French Tycoon and Suspected Fraudster: I Gave Netanyahu 170,000 Euros

In TV interview, Arnaud Mimran contradicts prime minister and says money went into Netanyahu's private account.

Arnaud Mimran and Prime Minister Benjamin Netanyahu.
Bertrand Guay, AFP/Reuters

French businessman and suspected fraudster Arnaud Mimran says that he donated 170,000 euros to Benjamin Netanyahu — an amount far higher than the $40,000 confirmed  by the Prime Minister’s bureau. In a conversation with Israel's Channel 10 TV broadcast on Monday night, Mimran — who is on trial in Paris for suspected fraud — also said that the amount was transferred in 2001 to Netanyahu’s private account, not to a public fund. Mimran confirmed the Prime Minister’s bureau’s claim that the donation did not go towards funding an election campaign.

“We were in contact, we had a friendly relationship, we traveled together, obviously,” said Mimran. He added that he funded some of Netanyahu’s vacations but emphasized: “Bibi never did anything wrong, he never tried to hide anything. First of all, I never said one million euros, I said one million. This was in 2001 so it was in French francs, amounting to 170,000 euros. Secondly, I did transfer money to him but there is some confusion here. This was in 2001. I came to celebrate his [electoral] victory in 2009. I have no connection to the money transfer. That [the visit] was eight years later.”

When asked to better define the amounts transferred he said: “I think it was in euros. Euros, dollars, you have to understand something: The amount I gave was transferred officially. He can check this in his account. It’s nothing he or I can hide. I remember 150; he says 40. I’m certain of what I say since I still have the bank statement. It’s from the private account of Arnaud Mimran to the private account of Benjamin Netanyahu.” Mimran was asked where the account was registered and he replied: “In Israel. It was in his name.” Regarding his 2009 visit celebrating Netanyahu’s victory, Mimran confirmed that he visited Netanyahu at a hotel. “Meir Haviv [a French Likud activist] was there and I think Sara [Netanyahu] and some of his friends were also there.”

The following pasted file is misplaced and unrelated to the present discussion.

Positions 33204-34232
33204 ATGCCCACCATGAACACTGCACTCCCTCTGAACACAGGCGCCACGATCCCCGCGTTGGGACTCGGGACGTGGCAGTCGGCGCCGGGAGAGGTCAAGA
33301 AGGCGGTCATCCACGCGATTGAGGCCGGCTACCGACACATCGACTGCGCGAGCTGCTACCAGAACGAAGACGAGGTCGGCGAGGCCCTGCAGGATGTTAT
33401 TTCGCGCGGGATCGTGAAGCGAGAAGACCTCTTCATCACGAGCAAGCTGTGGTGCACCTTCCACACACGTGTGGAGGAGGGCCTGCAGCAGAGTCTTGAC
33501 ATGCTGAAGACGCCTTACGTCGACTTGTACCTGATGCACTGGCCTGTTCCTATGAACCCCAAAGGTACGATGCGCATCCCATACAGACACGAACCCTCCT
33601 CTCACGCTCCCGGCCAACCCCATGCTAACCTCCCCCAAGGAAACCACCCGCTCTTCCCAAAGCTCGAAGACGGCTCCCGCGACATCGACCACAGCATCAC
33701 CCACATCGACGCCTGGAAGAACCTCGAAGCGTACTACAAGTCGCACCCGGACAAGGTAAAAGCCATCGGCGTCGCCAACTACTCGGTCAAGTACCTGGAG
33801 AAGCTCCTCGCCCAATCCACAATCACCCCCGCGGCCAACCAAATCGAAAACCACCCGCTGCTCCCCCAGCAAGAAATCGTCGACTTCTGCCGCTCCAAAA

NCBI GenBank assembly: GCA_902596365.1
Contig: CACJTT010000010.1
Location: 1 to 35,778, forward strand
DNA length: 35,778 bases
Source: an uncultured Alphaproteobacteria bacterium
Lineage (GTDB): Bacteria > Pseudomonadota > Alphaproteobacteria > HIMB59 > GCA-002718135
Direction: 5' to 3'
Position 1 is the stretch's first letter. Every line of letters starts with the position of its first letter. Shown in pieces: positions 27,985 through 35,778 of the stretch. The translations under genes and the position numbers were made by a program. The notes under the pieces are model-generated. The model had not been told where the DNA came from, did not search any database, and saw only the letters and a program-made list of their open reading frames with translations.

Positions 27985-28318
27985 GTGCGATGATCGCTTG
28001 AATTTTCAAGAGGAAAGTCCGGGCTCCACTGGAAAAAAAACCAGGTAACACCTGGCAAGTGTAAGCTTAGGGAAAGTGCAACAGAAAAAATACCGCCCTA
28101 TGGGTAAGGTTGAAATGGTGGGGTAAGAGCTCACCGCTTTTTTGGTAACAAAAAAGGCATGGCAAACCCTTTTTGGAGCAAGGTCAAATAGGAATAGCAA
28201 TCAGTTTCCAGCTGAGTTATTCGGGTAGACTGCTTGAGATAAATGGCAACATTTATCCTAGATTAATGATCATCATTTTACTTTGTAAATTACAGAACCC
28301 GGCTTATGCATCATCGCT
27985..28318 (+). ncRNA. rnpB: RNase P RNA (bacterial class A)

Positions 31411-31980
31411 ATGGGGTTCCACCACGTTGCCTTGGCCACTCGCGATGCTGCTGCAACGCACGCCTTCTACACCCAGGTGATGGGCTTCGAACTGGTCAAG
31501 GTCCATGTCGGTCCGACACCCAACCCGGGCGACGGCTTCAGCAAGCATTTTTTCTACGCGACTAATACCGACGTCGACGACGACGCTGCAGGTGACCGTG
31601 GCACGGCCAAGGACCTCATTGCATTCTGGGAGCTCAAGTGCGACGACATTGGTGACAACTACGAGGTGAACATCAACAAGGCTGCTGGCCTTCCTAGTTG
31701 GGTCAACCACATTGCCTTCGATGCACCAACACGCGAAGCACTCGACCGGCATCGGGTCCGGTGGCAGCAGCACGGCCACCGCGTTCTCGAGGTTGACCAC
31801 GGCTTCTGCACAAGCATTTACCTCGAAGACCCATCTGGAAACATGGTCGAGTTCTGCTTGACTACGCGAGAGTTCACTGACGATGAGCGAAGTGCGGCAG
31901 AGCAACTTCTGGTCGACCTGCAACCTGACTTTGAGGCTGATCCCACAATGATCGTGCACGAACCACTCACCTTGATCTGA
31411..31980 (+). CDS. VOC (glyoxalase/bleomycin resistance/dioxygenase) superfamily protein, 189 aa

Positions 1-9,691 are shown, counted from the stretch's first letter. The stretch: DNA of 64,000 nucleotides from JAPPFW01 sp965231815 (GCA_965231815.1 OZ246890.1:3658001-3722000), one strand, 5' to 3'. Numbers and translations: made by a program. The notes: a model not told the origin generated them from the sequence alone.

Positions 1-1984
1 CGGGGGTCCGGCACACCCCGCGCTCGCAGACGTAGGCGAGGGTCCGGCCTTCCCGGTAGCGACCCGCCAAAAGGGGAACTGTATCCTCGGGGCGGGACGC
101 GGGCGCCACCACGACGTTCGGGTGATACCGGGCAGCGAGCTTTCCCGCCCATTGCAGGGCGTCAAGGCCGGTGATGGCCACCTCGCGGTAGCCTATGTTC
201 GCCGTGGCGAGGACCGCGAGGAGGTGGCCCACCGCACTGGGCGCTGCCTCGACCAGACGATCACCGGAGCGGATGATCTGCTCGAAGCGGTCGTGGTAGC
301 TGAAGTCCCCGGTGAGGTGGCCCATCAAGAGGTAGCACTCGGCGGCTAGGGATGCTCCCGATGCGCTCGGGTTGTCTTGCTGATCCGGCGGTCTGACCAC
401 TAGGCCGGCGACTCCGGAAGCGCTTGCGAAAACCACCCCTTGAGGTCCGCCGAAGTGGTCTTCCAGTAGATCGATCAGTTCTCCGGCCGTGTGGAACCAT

On Monday morning, Netanyahu’s bureau commented on the affair and confirmed that Netanyahu received a $40,000 donation from Mimran in 2001, when he was a private citizen. “The claim that Mimran donated a million euros to Netanyahu’s election bid is an unfounded lie. There was no such donation. Mimran gave $40,000 to a fund for public action, which included media appearances and numerous trips overseas to explain Israel’s policies, all done in conformity with the law”, stated his bureau.

It was reported yesterday that Attorney General Avichai Mendelblit has ordered the investigation of suspicions relating to Netanyahu that arose after Mimran’s testimony in a Paris court. Mimran is the chief defendant in a case involving a gigantic fraud labelled “the sting of the century.” He testified at the trial that he’d transferred one million euros to Netanyahu in support of the latter’s election campaign, but did not specify which campaign. During the hearings the head of the judges’ panel said that the payment is registered in the file as evidence. He also testified that he met Netanyahu in 2009 to celebrate his re-election as prime minister.

A joint investigation by Haaretz and the French news website Mediapart, published in April, showed that Mimran financed vacations for Netanyahu and his family in the Alps and on the French Riviera, as well as lending him a Paris apartment and taking him to a prestigious night club when Netanyahu visited Paris. Mimran’s name is highlighted in a list of donors’ names that Netanyahu compiled in 2002, published by Raviv Drucker on Channel 10.

Mimran is on trial for stealing at least 282 million euros from the French Treasury in fraudulent activities involving rolling over value-added tax payments related to carbon dioxide capping.